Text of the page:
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Hiring for diversity: what about ADHD? 

Meet Emma Johnson, a freelance writer specialising in neurodivergence, ADHD, and mental health. She aims to combine her personal journey with ADHD alongside her customer service and managerial experience to boost awareness for accommodating, advocating, and celebrating neurodivergence in the workplace.

In her spare time, Emma pursues a list of crafty hyper focuses, from baking and bookbinding to exploring the Derbyshire countryside and disappearing into fiction.

After feeling truly inspired by her work, we invited Emma to create a piece for ILMJ’s Community Blog* about the benefits of hiring candidates with ADHD – and how contrary to what some may believe, it really is a strength rather than a weakness.

Thank you for sharing your story with us Emma…

With approximately 1.5 million adults in the UK estimated to have ADHD and a growing number being officially diagnosed every day, I am proudly writing this piece to shine the spotlight on the positive attributes people with ADHD can bring to the workplace, some of which might surprise you.

So, whether you’re hiring someone with ADHD, have little awareness of ADHD, or have ADHD yourself and would like to capture the positive skills and traits that come with it, this is for you.


What people with ADHD bring to the table

🎨 We are creative, with multifaceted skillsets

Neurodivergence has provided us with a unique perspective on the world. We love to demonstrate this with our creative, free-thinking ideas that help us make our mark. We love nothing more than to contribute and educate others on the varied skills and experience our hyperfocus has gifted us (we are the jack-of-all trades of applicable resources). Not only that – but we also love the thrill of a calculated risk. A UK study in 2014 revealed a link between the variation in the dopamine receptor gene in people with ADHD and the tendency to become an entrepreneur – that’s right, we are naturals at exceeding expectations.

💪🏼 We thrive under pressure

Working under pressure or in slightly chaotic circumstances is something we excel at. We enjoy against-the-odds challenges and the feel-good chemicals that accompany a job well done. While excessive external stimuli can be equally as stressful for people with ADHD, we have grown accustomed to processing the world this way and contribute a superior level of calm and focus when completing tasks.

🏃🏽‍♂️ We find motivation in short-term deadlines

Not only do short-term deadlines build on our ability to thrive under pressure – they can actually give us the tools to be more productive and focused. Allocating less time to a task ensures we complete it in a timely manner. Let’s be honest, putting off tasks when we don’t know where to start is a universal trait, however with ADHD we have existing methods to combat this – such as short-term deadlines.

🙋🏼‍♀️ We are outgoing and great with people

Whether working with clients, customers, or colleagues, our sociable personalities help us to create and maintain firm working relationships. Our extroverted and relatable nature lends itself well to training as well as people-facing roles, where we can make those around us feel welcome and at home.

😍 We are passionate and enthusiastic in our work

Our enthusiasm for even the smallest task is something we have cultivated our whole lives. To complete any task, we must make it engaging and rewarding for ourselves to maintain focus. This passion always reflects in our work.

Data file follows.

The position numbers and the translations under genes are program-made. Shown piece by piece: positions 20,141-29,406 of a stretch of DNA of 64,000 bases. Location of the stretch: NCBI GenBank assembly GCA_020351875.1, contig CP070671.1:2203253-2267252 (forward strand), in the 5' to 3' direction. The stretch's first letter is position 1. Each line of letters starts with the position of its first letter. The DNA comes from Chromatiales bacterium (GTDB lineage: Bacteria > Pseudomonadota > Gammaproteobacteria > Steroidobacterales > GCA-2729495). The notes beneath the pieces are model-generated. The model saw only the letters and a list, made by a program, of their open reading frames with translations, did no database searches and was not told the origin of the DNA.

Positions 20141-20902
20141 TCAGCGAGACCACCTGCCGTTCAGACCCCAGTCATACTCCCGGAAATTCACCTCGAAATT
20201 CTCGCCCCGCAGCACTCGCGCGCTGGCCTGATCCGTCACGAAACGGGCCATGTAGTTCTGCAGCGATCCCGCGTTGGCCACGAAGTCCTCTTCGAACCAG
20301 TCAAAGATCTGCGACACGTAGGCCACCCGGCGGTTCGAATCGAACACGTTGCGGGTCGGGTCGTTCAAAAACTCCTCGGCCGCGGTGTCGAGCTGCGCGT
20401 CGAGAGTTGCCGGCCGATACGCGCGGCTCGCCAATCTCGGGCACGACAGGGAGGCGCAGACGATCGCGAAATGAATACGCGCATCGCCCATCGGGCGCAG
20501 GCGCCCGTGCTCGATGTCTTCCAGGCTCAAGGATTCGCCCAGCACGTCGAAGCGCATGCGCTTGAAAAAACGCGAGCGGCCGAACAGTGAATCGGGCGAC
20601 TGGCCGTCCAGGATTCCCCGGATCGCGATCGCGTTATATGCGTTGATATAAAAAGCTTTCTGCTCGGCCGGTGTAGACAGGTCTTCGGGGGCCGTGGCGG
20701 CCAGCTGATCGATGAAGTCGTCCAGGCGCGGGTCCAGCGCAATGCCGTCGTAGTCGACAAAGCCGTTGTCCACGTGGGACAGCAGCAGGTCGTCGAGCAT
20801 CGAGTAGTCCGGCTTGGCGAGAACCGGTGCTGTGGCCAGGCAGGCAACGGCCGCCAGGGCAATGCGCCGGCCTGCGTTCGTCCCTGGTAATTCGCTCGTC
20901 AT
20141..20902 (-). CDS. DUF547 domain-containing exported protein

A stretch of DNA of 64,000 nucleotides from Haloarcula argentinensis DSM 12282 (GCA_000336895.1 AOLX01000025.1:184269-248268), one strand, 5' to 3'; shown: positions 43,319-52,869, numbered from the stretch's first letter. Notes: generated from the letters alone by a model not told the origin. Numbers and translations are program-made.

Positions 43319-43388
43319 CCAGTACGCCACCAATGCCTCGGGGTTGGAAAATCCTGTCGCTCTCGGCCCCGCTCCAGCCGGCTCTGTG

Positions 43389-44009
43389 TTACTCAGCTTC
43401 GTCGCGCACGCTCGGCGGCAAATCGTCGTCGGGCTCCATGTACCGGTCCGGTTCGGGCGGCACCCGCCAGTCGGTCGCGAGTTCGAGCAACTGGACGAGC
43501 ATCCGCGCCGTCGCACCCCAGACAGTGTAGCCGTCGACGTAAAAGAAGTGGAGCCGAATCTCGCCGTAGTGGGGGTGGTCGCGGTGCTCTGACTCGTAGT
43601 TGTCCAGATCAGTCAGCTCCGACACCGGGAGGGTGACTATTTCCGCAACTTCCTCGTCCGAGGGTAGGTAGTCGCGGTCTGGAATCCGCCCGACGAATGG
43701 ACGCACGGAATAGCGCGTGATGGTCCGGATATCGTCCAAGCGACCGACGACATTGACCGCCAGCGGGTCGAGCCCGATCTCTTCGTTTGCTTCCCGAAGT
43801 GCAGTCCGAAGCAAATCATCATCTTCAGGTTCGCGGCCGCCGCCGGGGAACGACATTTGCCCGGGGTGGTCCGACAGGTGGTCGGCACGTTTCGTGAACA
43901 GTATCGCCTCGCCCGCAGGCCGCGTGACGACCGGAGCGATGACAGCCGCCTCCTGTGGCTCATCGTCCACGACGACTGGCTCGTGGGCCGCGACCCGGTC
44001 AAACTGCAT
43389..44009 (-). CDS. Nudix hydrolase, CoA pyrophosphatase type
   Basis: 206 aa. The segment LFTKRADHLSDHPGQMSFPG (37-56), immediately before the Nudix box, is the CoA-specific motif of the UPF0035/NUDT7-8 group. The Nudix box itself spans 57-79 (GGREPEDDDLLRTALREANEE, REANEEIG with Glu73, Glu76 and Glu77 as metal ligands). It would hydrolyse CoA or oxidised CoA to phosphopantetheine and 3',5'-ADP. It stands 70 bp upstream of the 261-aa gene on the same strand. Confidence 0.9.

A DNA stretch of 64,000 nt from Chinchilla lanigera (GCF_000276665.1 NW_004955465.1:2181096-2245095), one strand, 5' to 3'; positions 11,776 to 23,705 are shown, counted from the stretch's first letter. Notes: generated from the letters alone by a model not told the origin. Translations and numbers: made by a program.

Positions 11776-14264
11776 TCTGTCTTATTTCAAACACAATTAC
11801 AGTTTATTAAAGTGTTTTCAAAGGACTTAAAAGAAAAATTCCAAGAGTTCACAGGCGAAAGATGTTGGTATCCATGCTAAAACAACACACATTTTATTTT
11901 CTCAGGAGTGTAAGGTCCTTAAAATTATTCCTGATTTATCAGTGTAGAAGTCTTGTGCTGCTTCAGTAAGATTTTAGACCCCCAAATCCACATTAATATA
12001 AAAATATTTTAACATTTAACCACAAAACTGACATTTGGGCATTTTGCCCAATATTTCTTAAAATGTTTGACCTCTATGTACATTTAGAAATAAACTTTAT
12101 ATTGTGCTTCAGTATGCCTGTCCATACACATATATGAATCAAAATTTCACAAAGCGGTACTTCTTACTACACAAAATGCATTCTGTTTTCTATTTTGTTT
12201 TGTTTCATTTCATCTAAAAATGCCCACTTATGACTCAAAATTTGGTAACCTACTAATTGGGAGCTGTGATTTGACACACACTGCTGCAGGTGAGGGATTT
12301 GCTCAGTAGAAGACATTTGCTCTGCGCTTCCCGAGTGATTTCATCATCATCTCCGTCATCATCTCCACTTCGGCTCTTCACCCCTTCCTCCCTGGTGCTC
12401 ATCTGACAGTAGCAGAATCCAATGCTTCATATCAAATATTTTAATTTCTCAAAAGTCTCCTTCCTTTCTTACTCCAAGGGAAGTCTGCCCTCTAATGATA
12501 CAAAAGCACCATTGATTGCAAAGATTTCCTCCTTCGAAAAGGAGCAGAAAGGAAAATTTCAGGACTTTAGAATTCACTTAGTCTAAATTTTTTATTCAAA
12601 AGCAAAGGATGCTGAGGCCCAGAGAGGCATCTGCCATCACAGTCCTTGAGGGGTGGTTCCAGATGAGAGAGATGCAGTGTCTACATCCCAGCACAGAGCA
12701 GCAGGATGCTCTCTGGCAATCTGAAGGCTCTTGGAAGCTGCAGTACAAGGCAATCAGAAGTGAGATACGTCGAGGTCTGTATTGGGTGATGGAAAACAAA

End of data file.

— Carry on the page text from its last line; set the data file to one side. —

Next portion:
Presenting a fresh perspective from CV to workplace

These assets form the foundation of how ADHD can present in adults. They are just as prominent as the more common stereotypes and equip us with a broad range of valuable skills that merit being represented in CVs and interviews. Neurodivergence gives us the unique opportunity to contribute a different perspective to individual and team-based tasks, and it is important to recognise and celebrate this both as an employer and an employee.

Celebrating success in the workplace today

To better illustrate the innovative, creative, and determined nature that ADHD lends to our work ethic, I will leave you with a working example of the potential it exhibits in the world today.

Some notable examples of people who have harnessed their ADHD to become incredibly successful in their respective fields include:

  • Richard Branson (founder of Virgin) 
  • Emma Watson (Women’s Rights Activist and Actress) 
  • Simone Biles (Olympic and World Championship winning gymnast) 
  • Bill Gates (co-founder of Microsoft) 

Although diagnostic criteria wasn’t developed at the time, many believe JFK would have been diagnosed also.

With founders and CEOs of business giants, activists, Olympians, and even a President navigating the world with ADHD, it is definitely a group I am proud to be a part of – and certainly demonstrates what our focus and passion can achieve.


Note from ILMJ:

We are firm believers in embracing individuality and celebrating every person! If everyone thinks in the same way, how can any fresh, unique, big-picture ideas be brought to the table? How can new, effective ways of working be imagined? Let’s celebrate the overwhelmingly positive qualities that people with ADHD can bring to a team – and encourage employers to recognise how incredible neurodivergent minds can be.



*ILMJ’s Community Blog is a paid writing opportunity that provides a platform for our community to discuss their knowledge and experiences of the hiring process, whilst detailing ideas and solutions to strengthen social equality in recruitment and the workplace. If you’re an aspiring writer and are interested in getting involved, please email for more details (No experience needed, just great written skills and a passion for your chosen subject!)